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Hunger pangs cause the brain to lust selectively after more calorie-rich foods, new research has revealed.
In a presentation at the annual Society for Neuroscience conference being held in New Orleans, US, Imperial College London scientist Tony Goldstone showed data from 21 healthy volunteers who were brain scanned as they surveyed and rated images of a range of food offerings seen either while they were hungry, or straight after a sizeable (700 calorie) breakfast.
When fasted, the subjects consistently hankered after fattier, calorie-packed food choices.
This finding was mirrored in the volunteers' brain scans when hungry subjects surveyed more energy-rich foods. A region called the orbitofrontal cortex, which has been linked previously to decision making regarding pleasantness and reward value of food, showed significant boosts in activity when hungry subjects surveyed more energy-rich foods.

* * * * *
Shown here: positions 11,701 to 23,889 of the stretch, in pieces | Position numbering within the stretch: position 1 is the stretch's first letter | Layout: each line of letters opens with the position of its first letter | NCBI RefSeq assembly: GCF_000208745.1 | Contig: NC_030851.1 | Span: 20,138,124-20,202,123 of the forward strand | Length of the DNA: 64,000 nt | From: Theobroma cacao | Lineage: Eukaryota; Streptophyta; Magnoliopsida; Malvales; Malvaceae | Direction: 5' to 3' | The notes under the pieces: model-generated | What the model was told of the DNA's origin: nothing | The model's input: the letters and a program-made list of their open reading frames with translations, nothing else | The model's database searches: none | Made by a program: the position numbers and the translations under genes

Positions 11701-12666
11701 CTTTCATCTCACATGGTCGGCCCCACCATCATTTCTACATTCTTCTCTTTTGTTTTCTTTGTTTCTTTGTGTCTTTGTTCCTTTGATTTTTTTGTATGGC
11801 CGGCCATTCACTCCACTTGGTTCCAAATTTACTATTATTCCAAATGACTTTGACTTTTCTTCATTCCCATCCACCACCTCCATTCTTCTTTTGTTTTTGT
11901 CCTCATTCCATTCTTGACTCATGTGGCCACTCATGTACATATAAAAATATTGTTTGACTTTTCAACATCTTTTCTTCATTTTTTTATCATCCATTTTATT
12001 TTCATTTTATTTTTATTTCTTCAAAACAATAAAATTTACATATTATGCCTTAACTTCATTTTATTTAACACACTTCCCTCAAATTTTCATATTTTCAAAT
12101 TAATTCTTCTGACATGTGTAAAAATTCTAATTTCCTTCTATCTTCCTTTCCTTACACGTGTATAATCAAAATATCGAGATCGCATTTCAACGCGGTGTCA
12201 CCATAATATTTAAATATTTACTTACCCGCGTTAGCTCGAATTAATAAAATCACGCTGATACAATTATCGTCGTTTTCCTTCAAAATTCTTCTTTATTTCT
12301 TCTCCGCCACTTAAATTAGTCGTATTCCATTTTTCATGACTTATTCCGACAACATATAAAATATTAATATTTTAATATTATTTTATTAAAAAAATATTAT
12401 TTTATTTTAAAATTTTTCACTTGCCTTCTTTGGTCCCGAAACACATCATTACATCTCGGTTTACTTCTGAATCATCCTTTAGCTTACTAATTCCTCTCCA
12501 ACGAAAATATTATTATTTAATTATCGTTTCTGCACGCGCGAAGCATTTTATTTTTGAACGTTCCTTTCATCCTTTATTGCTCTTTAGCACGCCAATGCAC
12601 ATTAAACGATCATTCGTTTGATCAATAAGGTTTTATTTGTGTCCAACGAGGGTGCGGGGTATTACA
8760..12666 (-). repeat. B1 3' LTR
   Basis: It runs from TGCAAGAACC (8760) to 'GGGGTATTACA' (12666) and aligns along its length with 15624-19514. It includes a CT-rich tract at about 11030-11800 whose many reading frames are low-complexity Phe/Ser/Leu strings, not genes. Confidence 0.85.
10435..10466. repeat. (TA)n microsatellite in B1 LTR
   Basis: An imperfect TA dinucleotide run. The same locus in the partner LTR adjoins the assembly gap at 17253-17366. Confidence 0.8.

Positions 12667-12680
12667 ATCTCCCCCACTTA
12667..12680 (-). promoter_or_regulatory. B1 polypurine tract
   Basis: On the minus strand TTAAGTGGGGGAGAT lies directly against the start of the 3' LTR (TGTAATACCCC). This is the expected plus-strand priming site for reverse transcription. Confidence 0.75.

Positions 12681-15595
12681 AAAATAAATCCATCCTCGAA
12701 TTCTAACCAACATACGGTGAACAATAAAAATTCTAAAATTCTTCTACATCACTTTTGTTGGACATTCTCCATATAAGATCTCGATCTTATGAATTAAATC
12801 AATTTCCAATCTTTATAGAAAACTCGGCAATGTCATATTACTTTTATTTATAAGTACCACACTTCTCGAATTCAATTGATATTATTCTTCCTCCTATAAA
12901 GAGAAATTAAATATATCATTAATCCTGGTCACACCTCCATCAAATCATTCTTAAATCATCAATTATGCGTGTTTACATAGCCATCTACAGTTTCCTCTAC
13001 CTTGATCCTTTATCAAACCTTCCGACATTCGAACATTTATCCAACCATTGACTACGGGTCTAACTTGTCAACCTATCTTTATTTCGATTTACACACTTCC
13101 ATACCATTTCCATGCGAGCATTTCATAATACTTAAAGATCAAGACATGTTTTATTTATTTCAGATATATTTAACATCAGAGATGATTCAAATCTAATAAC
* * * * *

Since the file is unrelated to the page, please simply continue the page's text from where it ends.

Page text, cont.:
According to Goldstone, "this suggests the orbitofrontal cortex may play a vital role in determining how people make dietary choices."
The data also suggest that fasting may be a poor way to lose weight because it biases the brain in favour of higher-calorie food rewards. Moreover, it supports the advice dieticians have been feeding us for years: don't go shopping when you're hungry...